False ment’s entry fee was $ 600, which doesn’t seem like much today but was considered fairly hefty at the time. Fishing six events meant Jones was away from home for only about eight weeks a year. “ Jimmye Sue used her vacation to travel with me to two or three events each year,” Jones noted. “ We weren’t apart much, even early on.” Being together so much set the tone for the rest of Jones’ pro life. With the advent of the FLW Tour Jones started competing in both B. A. S. S. and FLW events. “ I was com-peting in 12 tournaments each year, six B. A. S. S. competitions and six FLW tour-naments, pre- fish-ing and prac-tice,” Jones said. “ But dates gradually started conflict-ing with each other. I’d have to choose one over another, and ( ulti-mately) one tour over the other. I decided to fish B. A. S. S. ( as an Elite Pro).” Jones now competes in about 12 events each year. Jones, his wife, and their three children, Little Alton, 16, Kristin, 13, and Jamie, 10, spend the en-tire year together. The youngsters are home- schooled, so they’re able to accompany their parents in the family’s motor home wherever the pro tour leads. So far this season the Jones family has Photos Courtesy of ESPN/ B. A. S. S. Communications grass. BASS.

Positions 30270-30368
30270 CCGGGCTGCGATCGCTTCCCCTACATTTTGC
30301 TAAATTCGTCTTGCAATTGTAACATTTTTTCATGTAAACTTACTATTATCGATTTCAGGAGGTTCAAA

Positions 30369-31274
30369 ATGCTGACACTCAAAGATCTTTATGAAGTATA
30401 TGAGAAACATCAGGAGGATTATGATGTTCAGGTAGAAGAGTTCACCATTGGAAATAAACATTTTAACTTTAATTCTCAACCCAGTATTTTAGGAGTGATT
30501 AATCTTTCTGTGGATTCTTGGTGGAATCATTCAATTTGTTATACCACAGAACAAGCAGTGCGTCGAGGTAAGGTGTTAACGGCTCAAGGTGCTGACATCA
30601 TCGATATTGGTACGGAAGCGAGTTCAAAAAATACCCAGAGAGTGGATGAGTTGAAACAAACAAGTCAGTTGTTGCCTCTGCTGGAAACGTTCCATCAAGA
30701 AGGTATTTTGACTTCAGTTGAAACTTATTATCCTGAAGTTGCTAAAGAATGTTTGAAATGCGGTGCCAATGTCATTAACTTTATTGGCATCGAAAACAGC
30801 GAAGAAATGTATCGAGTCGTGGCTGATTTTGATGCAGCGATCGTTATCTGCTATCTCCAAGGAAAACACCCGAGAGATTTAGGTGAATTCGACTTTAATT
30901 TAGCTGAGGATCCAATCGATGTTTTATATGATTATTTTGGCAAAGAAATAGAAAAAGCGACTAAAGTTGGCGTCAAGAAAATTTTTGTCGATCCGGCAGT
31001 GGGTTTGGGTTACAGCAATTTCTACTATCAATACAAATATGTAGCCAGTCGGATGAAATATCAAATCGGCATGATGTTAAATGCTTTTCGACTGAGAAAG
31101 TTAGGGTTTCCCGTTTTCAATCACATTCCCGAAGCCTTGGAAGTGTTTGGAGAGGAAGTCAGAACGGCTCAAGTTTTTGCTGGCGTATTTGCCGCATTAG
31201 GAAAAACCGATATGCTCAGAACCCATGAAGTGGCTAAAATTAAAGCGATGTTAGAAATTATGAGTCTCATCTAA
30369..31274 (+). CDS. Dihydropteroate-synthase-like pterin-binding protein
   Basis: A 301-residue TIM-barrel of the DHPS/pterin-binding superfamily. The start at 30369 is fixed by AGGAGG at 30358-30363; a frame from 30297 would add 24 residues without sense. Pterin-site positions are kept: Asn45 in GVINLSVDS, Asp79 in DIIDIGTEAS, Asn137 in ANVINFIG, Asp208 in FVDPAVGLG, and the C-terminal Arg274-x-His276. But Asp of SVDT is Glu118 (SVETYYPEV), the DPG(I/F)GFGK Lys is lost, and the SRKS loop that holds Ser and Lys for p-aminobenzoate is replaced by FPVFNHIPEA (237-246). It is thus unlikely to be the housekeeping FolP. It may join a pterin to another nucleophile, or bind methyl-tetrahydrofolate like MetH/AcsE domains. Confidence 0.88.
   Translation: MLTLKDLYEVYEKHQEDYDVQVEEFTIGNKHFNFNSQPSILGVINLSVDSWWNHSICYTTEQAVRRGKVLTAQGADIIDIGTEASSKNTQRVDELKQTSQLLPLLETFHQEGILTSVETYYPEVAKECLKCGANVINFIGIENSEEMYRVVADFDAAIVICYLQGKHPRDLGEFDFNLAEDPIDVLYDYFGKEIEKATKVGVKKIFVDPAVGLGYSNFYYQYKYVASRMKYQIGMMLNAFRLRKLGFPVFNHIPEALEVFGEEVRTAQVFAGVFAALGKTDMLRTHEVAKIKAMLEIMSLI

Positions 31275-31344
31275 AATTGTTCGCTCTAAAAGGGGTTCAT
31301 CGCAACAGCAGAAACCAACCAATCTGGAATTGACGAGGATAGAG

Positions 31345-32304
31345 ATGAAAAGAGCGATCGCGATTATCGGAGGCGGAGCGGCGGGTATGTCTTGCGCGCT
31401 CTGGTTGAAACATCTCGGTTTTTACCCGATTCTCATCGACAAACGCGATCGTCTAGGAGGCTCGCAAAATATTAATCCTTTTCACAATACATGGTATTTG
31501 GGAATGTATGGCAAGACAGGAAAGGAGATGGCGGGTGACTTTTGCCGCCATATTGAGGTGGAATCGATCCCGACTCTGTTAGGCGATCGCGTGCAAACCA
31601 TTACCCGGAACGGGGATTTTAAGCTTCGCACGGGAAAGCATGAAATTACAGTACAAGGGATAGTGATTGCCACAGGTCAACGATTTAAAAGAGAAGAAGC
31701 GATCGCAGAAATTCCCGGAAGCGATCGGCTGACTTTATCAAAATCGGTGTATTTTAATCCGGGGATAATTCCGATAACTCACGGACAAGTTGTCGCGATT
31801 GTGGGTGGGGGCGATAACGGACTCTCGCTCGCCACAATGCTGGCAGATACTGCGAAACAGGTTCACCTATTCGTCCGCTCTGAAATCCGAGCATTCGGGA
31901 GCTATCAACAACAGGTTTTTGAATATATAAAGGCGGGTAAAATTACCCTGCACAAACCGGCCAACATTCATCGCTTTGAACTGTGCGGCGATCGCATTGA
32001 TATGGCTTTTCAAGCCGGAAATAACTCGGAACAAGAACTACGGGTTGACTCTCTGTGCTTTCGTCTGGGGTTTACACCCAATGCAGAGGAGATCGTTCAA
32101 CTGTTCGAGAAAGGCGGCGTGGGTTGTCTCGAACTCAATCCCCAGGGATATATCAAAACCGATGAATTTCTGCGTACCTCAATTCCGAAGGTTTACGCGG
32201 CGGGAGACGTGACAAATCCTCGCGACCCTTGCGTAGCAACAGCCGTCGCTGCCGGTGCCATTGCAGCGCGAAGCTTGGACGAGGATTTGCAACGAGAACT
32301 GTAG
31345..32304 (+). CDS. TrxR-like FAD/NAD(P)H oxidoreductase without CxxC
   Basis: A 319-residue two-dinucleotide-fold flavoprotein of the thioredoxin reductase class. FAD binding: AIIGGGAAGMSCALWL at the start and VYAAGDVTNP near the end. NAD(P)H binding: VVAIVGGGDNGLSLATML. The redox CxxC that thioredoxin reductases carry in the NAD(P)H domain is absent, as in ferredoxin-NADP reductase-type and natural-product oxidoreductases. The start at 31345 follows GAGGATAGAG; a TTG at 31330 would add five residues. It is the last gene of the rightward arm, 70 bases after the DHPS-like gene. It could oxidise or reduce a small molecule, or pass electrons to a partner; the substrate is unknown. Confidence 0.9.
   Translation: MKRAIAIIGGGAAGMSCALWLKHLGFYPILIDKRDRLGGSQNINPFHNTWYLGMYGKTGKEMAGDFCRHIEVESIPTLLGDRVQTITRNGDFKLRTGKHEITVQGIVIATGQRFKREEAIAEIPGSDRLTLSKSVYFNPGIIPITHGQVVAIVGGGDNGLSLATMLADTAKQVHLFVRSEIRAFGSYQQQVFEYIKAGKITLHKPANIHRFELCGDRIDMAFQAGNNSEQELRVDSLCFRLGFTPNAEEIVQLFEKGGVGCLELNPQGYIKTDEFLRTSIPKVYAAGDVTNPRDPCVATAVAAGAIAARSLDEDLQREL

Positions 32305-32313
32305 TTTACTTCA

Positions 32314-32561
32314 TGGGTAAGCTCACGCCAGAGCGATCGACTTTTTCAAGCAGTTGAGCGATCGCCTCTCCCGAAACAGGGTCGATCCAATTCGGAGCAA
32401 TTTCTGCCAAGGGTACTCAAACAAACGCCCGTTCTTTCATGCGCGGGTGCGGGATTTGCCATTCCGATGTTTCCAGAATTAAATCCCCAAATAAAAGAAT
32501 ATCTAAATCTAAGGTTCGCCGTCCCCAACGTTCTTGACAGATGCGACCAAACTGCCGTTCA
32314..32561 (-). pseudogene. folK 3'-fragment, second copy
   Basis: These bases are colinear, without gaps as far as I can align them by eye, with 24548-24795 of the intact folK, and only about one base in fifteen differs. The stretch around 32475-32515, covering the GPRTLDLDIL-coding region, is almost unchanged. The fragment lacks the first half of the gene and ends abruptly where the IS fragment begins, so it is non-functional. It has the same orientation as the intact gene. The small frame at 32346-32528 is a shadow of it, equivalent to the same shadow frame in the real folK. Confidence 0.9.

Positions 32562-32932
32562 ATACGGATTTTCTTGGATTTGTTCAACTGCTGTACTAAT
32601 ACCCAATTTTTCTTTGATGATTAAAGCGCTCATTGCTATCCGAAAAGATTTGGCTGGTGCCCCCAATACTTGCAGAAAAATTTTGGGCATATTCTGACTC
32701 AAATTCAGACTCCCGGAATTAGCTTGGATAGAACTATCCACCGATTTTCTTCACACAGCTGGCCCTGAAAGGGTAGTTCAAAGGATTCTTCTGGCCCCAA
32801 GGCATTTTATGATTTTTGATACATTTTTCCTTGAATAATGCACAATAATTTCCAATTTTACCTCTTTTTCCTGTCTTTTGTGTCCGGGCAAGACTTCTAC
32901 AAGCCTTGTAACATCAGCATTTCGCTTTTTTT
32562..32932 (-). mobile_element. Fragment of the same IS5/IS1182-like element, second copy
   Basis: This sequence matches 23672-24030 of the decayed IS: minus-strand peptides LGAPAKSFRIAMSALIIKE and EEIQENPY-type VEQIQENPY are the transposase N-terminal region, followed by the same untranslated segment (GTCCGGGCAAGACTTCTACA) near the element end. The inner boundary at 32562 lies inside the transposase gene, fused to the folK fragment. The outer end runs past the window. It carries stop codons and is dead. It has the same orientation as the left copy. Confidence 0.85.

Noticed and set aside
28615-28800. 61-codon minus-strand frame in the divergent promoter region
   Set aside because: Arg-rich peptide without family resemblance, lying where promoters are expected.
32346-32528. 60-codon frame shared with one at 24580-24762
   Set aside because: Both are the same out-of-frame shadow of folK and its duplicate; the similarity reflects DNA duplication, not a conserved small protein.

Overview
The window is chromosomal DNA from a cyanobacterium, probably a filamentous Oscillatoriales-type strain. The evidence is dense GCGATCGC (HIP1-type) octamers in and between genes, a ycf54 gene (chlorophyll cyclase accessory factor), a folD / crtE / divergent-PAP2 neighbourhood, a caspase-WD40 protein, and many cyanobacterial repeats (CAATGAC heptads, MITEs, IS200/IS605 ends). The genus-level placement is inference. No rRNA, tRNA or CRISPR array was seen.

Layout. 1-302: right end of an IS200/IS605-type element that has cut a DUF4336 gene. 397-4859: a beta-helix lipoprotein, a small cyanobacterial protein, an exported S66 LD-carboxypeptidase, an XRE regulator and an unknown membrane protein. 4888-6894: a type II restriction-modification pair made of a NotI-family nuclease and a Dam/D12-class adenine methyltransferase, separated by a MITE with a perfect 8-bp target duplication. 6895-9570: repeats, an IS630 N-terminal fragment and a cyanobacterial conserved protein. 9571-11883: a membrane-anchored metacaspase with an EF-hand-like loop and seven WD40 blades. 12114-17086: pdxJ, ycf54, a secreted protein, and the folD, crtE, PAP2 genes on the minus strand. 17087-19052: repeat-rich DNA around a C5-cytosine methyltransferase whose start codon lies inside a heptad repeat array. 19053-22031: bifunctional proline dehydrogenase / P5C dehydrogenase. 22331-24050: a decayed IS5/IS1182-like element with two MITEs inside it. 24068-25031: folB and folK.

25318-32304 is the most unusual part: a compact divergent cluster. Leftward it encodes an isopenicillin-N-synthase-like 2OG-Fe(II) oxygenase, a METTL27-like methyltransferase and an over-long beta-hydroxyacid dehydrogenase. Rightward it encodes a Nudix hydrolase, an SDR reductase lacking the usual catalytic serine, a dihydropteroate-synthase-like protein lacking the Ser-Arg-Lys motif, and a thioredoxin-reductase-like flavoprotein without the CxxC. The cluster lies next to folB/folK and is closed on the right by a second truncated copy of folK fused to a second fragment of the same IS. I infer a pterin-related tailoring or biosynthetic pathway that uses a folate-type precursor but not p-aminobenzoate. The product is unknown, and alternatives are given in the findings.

False journeyed to Florida’s Harris Chain of Lakes and Kissimmee Chain, Falcon Lake and Lake Amis-tad, both in Texas, and Clarks Hill Lake in Geor-gia. Next up is South Carolina’s Lake Murray, followed by trips to Alabama’s Wheeler Lake, Kentucky Lake, the Mississippi River near Fort Madison, Iowa, New York’s Lake Erie/ Niagara River and ending up at Oneida Lake, also in New York. The Jones family returned to South Carolina’s Lake Hartwell for a sort of pro angler’s holiday in between the Clarks Hill, Georgia event and the Lake Murray tournament. Alton Jones didn’t have to fish that week, but he wanted to fish – for stripers – and so he did. “ When I really want to kick back and relax I’ll fish for bluegill and crappie,” Jones admitted. “ There’s just something so relaxing about wait-ing for a cork to go under.” Compared to the nail- biting suspense of a hard- fought bass tournament it’s little won-der that the pro yearns for a lazy, hazy day of nightcrawlers dangling tantalizingly beneath a red- and- white bobber. Concentration is of para-mount importance to any top angler, but non-stop concentration can wear on a fellow. At the recent Bassmaster Classic, for example, Jones used a Cotton Cordell C. C. jigging spoon while fishing a deep water pattern. He caught a limit with his first seven casts in the first spot he tried, then continued fishing hoping to cull smaller fish already caught and to replace them with any larger bass that might be boated. Jones also used a ¾ - ounce Booyah Pigskin Jig with hand- tied Buckeye Lures’ Mop Jig brown-and- purple skirt, and a ½ - ounce Booyah A- Jig with the same skirt at the Classic. He tipped each jig with a 3 ½ - inch black/ blue flake Yum chunk to give it the larger profile that Hartwell’s big fish apparently craved.. Each morning Jones would vertically- jig the spoon in deep ditches near standing timber, although the spoon bite effectively died the first day. The remainder of the time the angler was slowly crawling a jig over wood in the same ditches. The fish Jones caught were holding in 30- to 35- feet of water. “ The mouths ( of pockets) where ditches wiggled out of the timber pro-duced best,” Jones explained. “( Being in) tim-ber made the bass feel safe during the winter, ( while) the ditches made those areas more attractive by providing bass with a direct route to spawning areas as soon as water warmed.” About two years ago Jones made what turned out to be a career-altering decision. He talked with his good friend, Mississippi B. A. S. S. Elite pro Pete Ponds, and then asked to try out one of Ponds’ Ar-dent XS 1000 baitcasting reels. Jones liked what he saw and felt when he handled and then cast with the reel. “ I could tell it was a quality product,” Jones stated. “ But I was totally impressed by how far and how effortlessly the Jones also said, " High quality engineering and con-struction that's done right here in the U. S. A. goes into making every Ardent reel, and that's impressive, too." Photos Courtesy of ESPN/ B. A. S. S. Communications